By JIM ZBICK

JZBICK@TNONLINE.COM [1]

By 1912, there were 58,540 registered automobiles in Pennsylvania which means the number of drivers for those vehicles could have easily fit inside Lincoln Financial Field in Philadelphia ... with 10,000 empty seats to spare.

Still, the number of vehicle registrations was escalating with each passing month a century ago and with that increase in motorized travel came a greater chance for wrecks. the first week of October was an especially bad one for accidents throughout the region.

One occurred near New Philadelphia, when a vehicle owned by Joseph DeFrehn struck a pole while en route from Lehighton to Pottsville. The vehicle struck a pole and ran into the bank.

On impact, Mrs. George Ketner of Orwigsburg was thrown through the windshield. suffering lacerations of the head and shoulders, she at least was a survivor. But a number of people involved in two horrible accidents, one in Philadelphia and the other outside Pittsburgh, were not so fortunate.

The first wreck, involving a train and a big touring car on Oct. 4. killed five people in Wilkinsburg, a borough in Allegheny County which is adjacent to the city of Pittsburgh. When the Pennsylvania Railroad engine struck the car at a street crossing in the town, it sent the five occupants in the vehicle hurling through the air. Three of them died instantly, including Rev. W.l. Nicholson, a Presbyterian pastor, and his six-year-old son.

A woman standing near the crossing was killed after being struck by a section of debris that was sent knifing through the air on impact. A baby in a cart the woman was pushing escaped injury.

Just three days later, a horrible accident, which may have resembled the "chicken" race scene from the James Dean movie classic "Rebel Without a Cause", claimed nine lives in Philadelphia. Tamaqua Courier readers learned of the crash in the newspaper's Oct. 7 edition.

"Nine youths threw their lives away, the result of joy riding and a wild race between two automobiles, when the machine in which the victims were riding tore away the railing of a bridge and the machine hurtled over the embankment, falling 58 feet into a coal pocket," the report stated.

The writer said nine occupants were joyriding in a car owned by James Shaw, a lumber merchant, when another car came speeding down 33rd Street and challenged the shaw vehicle to a race. An eyewitness named Charles Spayd saw the two cars racing up the street, with the Shaw car slightly behind the vehicle that had first issued the challenge.

When the Shaw vehicle attempted to pass, it sideswiped the lead car. After striking the rear wheel, it spun out of control and hit the railing.

"This iron barrier was torn away as if it were a pipe stem," the reporter said, "the car and its occupants going over the embankment."

He added that while hurtling through the air, the car "turned turtle" (upside down).

"The men were so tightly overcrowded into the seats, none had tried to jump from the car," the writer said. "The car plunged forward and was enveloped in darkness."

After hurrying down the 58-foot embankment to the coal pocket where the vehicle landed, Spayd spotted the grim wreckage scene.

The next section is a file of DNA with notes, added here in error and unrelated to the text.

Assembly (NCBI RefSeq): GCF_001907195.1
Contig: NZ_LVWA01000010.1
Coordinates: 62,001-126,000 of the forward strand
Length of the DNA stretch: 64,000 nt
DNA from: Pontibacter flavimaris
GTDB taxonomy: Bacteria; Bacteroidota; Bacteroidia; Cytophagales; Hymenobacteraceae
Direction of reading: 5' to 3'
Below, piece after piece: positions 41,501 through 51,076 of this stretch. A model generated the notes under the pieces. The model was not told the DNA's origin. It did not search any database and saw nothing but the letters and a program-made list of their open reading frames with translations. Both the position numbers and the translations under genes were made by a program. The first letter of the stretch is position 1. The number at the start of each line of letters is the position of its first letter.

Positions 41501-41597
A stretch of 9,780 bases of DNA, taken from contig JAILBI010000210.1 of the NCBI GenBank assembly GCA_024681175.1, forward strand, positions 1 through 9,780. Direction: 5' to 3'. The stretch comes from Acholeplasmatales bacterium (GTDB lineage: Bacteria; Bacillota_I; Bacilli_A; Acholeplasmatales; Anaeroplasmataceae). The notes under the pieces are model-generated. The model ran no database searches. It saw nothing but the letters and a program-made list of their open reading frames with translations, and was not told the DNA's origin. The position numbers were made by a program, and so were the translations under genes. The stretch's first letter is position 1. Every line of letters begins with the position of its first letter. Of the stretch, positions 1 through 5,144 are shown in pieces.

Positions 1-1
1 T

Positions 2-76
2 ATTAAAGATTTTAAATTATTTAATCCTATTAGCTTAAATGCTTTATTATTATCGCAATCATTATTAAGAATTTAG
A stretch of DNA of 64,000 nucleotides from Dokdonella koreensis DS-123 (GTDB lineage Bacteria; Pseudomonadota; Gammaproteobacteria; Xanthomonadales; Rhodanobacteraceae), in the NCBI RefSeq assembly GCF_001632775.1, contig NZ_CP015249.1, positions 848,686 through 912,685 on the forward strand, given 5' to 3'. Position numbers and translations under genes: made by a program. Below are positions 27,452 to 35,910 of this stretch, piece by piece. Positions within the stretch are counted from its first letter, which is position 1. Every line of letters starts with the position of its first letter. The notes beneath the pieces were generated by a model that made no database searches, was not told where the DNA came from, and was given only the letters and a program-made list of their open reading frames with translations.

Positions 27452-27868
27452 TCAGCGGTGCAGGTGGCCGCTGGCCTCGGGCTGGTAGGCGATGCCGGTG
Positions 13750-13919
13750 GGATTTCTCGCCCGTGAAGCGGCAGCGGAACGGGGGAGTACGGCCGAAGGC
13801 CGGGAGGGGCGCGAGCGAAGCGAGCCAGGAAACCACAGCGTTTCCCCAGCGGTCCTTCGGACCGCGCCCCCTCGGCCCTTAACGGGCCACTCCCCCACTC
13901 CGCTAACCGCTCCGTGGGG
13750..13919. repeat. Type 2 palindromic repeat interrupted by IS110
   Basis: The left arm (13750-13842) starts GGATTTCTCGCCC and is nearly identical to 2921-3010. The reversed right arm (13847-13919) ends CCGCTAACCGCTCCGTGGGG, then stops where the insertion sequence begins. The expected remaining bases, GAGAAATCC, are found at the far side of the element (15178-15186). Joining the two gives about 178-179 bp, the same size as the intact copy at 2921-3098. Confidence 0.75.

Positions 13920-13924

"Spayd found the machine had overturned and that the nine men were buried in the mass of twisted steel that had been the automobile," the writer said. "There was no sound from any of the victims and Spayd thought all had been killed in their fall."

The writer gave an assessment of the casualties.

"All the victims had received fractures of the skull and in several cases, nearly every bone in their bodies had been broken," he stated.

A writer for the Lansford Record blamed reckless driving and the lack of speed law enforcement for the mass fatality accident.

"There is very little use in enacting speed laws unless they are enforced," he stated. "Nine deaths in one accident in Philadelphia last Sunday should be a lesson for reckless drivers. Besides being a menace to the safety and comfort of the public, they are in danger themselves.

"There seems no excuse for this terrible accident as it was due to racing with another car in a dangerous place. the speed violator should be punished to the full extent of the law."

In another column, a Lansford writer explained how vehicles speeding through town were a menace and posed a threat to others.

"Drivers of autos and horses go around the street corners in the town entirely too carelessly and the arrest of a number would have a good effect," he stated.

He added that it was especially dangerous for pedestrians crossing the street.

"Drivers of machines and teams have no right under the law to run over the crossings at a fast rate of speed as it is the case generally when they make a turn," he said. "Conditions have reached a point that pedestrians are in constant danger of being struck, especially by autos."

He said another hazard exists when cars approach street cars and there are people entering or exiting.

He repeated his statement that it was time to enforce the speed laws on the streets, especially since the public complaints were mounting.

"The only way to curb this evil is for the police to make arrests," he said.